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Science Spotlights

A photograph of downed trees with mullein in the foreground, green coniferous trees behind the mullein, and mountains with snow in the background.
Model development combining multiple data sources to leverage data source strengths and for improved parameter precision has increased, but with limited discussion on precision gain versus effort. Some data sources take more effort than others, thus knowing how much improvement is gained with these monitoring metrics is important for allocating samples on the landscape. Our framework allows research and monitoring programs to evaluate optimal...
Photograph from on top of a hill looking down on a landscape of dead and dying trees. Green vegetation in the foreground, blue skies with big white clouds in the background.
To conserve and promote biological diversity, land managers must identify suitable habitat for species of conservation concern. Managers can then restrict potentially detrimental activities (e.g., salvage logging) to areas of lower habitat suitability, and target beneficial activities (e.g., restoration) where habitat suitability is higher. We developed FIRE-BIRD, an ArcGIS tool, to map habitat suitability for disturbance-associated woodpeckers...
Ponderosa pine regeneration is sensitive to moisture availability and have limited seed dispersal. Ponderosa forest recovery can be delayed following disturbance. Drier and hotter conditions may reduce ponderosa regeneration (Photo by R. Addington, TNC).
Understanding the structure of understory vegetation in forests is critical for estimating carbon stocks, fuel loading, and assessing wildlife habit. Using nationally collected inventory data shows promise in providing better estimates and assessments in these areas over large geographical regions.
Prescribed crown fire at Manning Creek, Fishlake National Forest. Photo credit: Roger Ottmar. Photo taken: June 2019
The broad consensus among fire and fuel scientists and managers is that we need to reduce hazardous fuel accumulations on many more acres to mitigate the risk and severity of wildfires. But mechanical fuel treatments are expensive! Prescribed fire is a more cost effective tool to reduce fuel loads and to restore and maintain fuel conditions to something closer to the historical norm.
The “lasso” is a statistical estimator the captures only the best, of many, remotely sensed variables to use in a model. This is one of seven statistical estimators covered in the new tutorial and R package.
Having precise estimates of our forest characteristics is important if we want to assess the status of our forests, detect change, or monitor trends. New statistical estimators enable us to improve precision by merging forest inventory data with data from a variety of remote sensing instruments, but often pose computational challenges. This new tutorial and R software package makes both old and new survey estimation tools easily accessible.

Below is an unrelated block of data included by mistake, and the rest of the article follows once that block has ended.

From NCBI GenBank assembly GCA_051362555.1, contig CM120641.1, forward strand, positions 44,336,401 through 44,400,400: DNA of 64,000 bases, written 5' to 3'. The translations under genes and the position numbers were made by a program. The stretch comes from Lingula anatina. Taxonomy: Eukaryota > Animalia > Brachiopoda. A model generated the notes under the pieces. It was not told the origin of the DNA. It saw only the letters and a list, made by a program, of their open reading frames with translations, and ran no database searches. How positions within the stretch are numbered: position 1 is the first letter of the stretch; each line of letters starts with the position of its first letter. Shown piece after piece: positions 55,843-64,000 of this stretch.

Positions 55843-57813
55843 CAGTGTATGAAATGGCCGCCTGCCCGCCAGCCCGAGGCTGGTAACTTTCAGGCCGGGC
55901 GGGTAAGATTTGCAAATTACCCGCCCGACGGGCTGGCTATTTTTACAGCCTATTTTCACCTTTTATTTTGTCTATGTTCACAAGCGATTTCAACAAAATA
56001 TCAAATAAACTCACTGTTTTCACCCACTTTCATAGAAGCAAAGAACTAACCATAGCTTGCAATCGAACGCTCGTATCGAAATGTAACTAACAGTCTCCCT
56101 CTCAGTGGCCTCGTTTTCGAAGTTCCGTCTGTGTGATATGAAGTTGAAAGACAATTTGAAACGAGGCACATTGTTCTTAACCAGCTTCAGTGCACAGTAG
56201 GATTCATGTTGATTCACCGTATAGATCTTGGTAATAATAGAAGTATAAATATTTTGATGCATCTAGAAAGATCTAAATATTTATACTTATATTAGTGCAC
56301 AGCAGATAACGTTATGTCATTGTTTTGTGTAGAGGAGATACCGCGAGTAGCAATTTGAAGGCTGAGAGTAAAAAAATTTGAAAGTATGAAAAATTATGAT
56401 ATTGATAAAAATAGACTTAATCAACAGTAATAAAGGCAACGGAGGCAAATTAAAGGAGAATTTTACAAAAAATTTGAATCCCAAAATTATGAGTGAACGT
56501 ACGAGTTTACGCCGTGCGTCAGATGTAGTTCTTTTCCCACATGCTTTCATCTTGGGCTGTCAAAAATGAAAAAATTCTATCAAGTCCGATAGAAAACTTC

Engelmann spruce stand in a long-term seed production study on the Fraser Experimental Forest, Colorado.
In 1968, thirteen permanent research plots were established in Engelmann spruce-subalpine fir forests along an elevational gradient on the Fraser Experimental Forest. Seed traps were installed on these plots and have been sampled annually since 1968. In 2011, tree cores were sampled to examine the relationship between climate and seed production.
The riparian vegetation along the upper Gila River in southwestern New Mexico has high richness of woody plants and extremely high densities of nesting birds including the Federally endangered and threatened species
Rivers and streams of the American Southwest have been heavily altered by human activity, resulting in significant changes to disturbance regimes. Riparian vegetation in aridland floodplain systems is critically important as foraging, migrating, and breeding habitat to birds and other animal species. To conserve riparian ecosystems and organisms, understanding how plants and animals are affected by disturbance processes and multiple stressors is...
Northern goshawk research technician standing in an example of an idealized ponderosa pine forest on the Kaibab Plateau in northern Arizona.
Throughout the Rocky Mountains over the last century, large ponderosa pine trees provided lumber for growing cities and towns, along with fuel and timber for the mining and railroad industries. Most of these forests are now occupied by dense young and mid-aged forests highly susceptible to being killed by bark beetles and burned by wildfires. These conditions have been exacerbated by fire suppression and urban encroachment. As a result,...
Mycorrhizal fungi attach to the roots of plants and produce fruiting bodies called sporocarps, or mushrooms.  Pines such as these ponderosa pine seedlings rely on these ectomycorrhizal fungi to provide them extra water and nutrients.  Photo by Suzanne Owe
Soil fungi are important components of the soil microbial community that influence ecosystem resilience and stability after disturbances such as fire. Ectomycorrhizal (EM) fungi increase water and nutrient uptake for their plant hosts in return for carbon. Saprotrophic fungi play an important role in nutrient cycling and are responsible for decomposing wood, plant litter, and soil organic matter. 
Hiking trails in the Arapaho-Roosevelt NF in northern Colorado and surrounded by bark beetle–caused tree mortality, Arapaho-Roosevelt NF.
This research presents synthesis of recent research on the effects of mountain pine beetle outbreaks in Colorado’s lodgepole pine forests. The work updates users, scientists, and the public on research finds on how mountain pine beetle has affected a suite of ecosystem services. 

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